Viscothermal Losses in Double-Negative Acoustic Metamaterials. Advances in Engineering
The photograph on the top shows the designed double-negative metamaterial, which has been engineered using 3D printing. Graph (a) represents pressure values obtained when a sound wave with a plane wavefront propagates without attenuation inside the metamaterial when no visco-thermal losses are considered. However, when visco-thermal losses are taken into account, graph (b) shows how the impinging wave is totally attenuated in the first two rows of the metamaterial. The strong enhancement of visco-thermal losses in these corrugated rigid structures are explained in terms of the huge values attained by the pressure due to the embedded resonances.

About the author

José Sánchez-Dehesa got his PhD in Physics from the Autonomous University of Madrid in 1982. Since October 2003 he is full professor at the Department of Electronic Engineering in the Universitat Politècnica de València where he leads the Wave Phenomena Group. He has been working in different topics in the theory of semiconductors, low dimensional structures and optical devices.

His recent interest is focused in the propagation of sound through artificial structures like phononic crystals and acoustic metamaterials. Particularly, he has developed acoustic barriers for broadband noise and omnidirectional absorbers based on metamaterials. Also, he has demonstrated novel structures for acoustic cloaking in two and three dimensions. In the topic of acoustic metamaterials, he has been involved in homogenization theories and in engineering artificial structures with negative bulk modulus and negative mass density.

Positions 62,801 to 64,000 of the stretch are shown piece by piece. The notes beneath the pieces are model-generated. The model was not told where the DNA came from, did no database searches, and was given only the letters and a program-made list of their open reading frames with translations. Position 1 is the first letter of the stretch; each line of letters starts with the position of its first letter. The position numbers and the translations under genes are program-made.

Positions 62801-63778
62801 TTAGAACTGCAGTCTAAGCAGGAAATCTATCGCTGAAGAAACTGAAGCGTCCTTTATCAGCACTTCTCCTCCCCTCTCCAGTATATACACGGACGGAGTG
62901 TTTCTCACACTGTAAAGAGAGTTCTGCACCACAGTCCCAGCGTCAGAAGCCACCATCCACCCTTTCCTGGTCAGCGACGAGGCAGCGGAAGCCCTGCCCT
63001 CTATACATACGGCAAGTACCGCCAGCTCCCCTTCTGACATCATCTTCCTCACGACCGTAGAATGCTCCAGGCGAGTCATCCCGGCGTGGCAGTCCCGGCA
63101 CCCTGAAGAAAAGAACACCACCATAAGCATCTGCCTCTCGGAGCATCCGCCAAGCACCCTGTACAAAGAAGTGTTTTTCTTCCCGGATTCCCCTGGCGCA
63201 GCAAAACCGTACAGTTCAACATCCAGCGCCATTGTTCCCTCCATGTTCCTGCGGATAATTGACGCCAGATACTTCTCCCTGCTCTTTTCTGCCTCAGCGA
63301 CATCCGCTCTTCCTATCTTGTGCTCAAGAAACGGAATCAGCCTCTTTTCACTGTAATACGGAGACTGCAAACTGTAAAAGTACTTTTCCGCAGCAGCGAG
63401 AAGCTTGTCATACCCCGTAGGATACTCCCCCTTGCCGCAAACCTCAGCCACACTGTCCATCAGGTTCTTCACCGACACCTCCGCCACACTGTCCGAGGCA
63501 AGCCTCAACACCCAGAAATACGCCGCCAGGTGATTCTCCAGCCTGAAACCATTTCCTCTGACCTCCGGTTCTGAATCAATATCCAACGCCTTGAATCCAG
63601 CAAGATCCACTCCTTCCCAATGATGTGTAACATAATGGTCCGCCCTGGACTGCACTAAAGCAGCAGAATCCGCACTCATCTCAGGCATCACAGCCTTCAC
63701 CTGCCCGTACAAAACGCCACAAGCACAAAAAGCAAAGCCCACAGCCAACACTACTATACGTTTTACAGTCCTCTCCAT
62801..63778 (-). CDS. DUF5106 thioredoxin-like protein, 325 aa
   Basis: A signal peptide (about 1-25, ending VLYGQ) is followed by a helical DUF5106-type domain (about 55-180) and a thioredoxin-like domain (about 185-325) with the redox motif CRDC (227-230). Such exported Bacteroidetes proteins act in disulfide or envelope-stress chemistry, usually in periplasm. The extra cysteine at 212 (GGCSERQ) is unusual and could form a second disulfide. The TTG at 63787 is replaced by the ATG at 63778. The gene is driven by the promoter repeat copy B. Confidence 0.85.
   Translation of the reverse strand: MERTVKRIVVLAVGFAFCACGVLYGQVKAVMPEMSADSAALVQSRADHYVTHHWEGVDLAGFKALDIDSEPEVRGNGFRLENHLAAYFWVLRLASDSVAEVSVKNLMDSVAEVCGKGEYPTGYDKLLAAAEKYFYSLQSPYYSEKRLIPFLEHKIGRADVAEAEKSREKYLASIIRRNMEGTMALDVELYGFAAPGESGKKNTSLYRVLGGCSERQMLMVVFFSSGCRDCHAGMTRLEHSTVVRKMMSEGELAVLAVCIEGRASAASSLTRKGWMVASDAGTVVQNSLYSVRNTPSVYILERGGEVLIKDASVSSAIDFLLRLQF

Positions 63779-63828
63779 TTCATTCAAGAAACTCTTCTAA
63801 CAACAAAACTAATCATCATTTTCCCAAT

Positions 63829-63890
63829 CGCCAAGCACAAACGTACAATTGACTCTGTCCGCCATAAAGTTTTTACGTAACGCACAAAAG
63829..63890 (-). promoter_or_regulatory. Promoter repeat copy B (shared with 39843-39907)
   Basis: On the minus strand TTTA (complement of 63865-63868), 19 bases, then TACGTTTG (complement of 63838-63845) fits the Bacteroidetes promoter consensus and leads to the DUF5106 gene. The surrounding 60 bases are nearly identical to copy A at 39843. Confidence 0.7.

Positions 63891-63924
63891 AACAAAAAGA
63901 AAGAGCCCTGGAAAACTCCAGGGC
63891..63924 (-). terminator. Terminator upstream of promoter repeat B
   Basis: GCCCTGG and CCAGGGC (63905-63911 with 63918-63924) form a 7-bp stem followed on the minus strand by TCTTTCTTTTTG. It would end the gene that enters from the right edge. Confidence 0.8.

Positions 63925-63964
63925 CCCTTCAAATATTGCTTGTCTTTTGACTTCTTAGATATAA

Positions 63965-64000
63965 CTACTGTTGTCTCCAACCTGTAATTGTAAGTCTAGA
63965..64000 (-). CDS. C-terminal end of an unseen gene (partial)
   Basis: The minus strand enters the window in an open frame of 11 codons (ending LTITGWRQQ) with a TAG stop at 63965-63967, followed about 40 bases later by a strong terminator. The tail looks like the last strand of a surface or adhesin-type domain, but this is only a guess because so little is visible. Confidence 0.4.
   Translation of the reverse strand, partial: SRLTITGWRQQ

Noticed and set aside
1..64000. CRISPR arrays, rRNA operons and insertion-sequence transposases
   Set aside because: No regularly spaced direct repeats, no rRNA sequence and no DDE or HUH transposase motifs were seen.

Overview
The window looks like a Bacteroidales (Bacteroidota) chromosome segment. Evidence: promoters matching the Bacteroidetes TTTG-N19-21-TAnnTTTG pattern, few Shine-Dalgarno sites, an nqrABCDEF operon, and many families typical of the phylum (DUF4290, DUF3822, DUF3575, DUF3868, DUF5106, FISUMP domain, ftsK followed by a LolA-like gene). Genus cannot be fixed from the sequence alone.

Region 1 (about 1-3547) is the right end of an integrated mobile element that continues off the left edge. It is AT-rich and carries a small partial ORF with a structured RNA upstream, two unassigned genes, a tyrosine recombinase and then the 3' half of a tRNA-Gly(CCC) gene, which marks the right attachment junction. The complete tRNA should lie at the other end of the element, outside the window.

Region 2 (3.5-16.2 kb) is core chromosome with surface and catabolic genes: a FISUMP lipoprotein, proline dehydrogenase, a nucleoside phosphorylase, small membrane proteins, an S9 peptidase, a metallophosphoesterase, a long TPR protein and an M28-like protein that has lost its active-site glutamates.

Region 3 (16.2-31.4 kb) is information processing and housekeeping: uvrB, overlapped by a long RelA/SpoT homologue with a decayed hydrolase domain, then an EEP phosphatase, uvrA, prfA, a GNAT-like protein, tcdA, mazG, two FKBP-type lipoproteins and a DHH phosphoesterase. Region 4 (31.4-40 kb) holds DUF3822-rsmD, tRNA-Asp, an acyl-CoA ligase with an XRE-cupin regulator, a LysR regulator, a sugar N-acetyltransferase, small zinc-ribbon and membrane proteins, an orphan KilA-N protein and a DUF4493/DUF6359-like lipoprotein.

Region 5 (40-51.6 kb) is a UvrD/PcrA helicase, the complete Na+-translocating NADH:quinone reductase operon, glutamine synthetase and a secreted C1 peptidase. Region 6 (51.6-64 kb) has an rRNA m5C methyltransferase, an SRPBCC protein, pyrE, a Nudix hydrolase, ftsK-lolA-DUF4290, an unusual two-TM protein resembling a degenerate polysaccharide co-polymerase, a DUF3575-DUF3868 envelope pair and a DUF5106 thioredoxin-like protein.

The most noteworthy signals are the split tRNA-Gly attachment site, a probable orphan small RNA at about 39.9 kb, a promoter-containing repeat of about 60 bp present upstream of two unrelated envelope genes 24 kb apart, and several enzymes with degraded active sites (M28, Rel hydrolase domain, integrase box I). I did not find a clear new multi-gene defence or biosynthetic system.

His research has been continuously supported by national and international agencies like the Office of Naval Research (USA), the Spanish Ministry of Economy and the European Union. He is Fellow of the American Acoustical Society “for his contributions to the theory and development of acoustic metamaterials”. He coauthored about 200 articles published in international journals and books.

About the author

Vicente Cutanda Henriquez has a degree in Telecommunication Engineering by the Polytechnical University of Madrid, and a Ph.D. in Acoustics by the Technical University of Denmark. After his Ph.D., he worked in acoustic metrology at the National Centre keeping measurement standards in Mexico. He continued his career as an assistant professor at the University of Vigo (Spain), and later as an associate professor, first at the University of Southern Denmark and currently at the Technical University of Denmark (DTU), where he is part of the Centre for Acoustic-Mechanical Micro Systems (CAMM), a research group within DTU sponsored by the Danish hearing aid companies.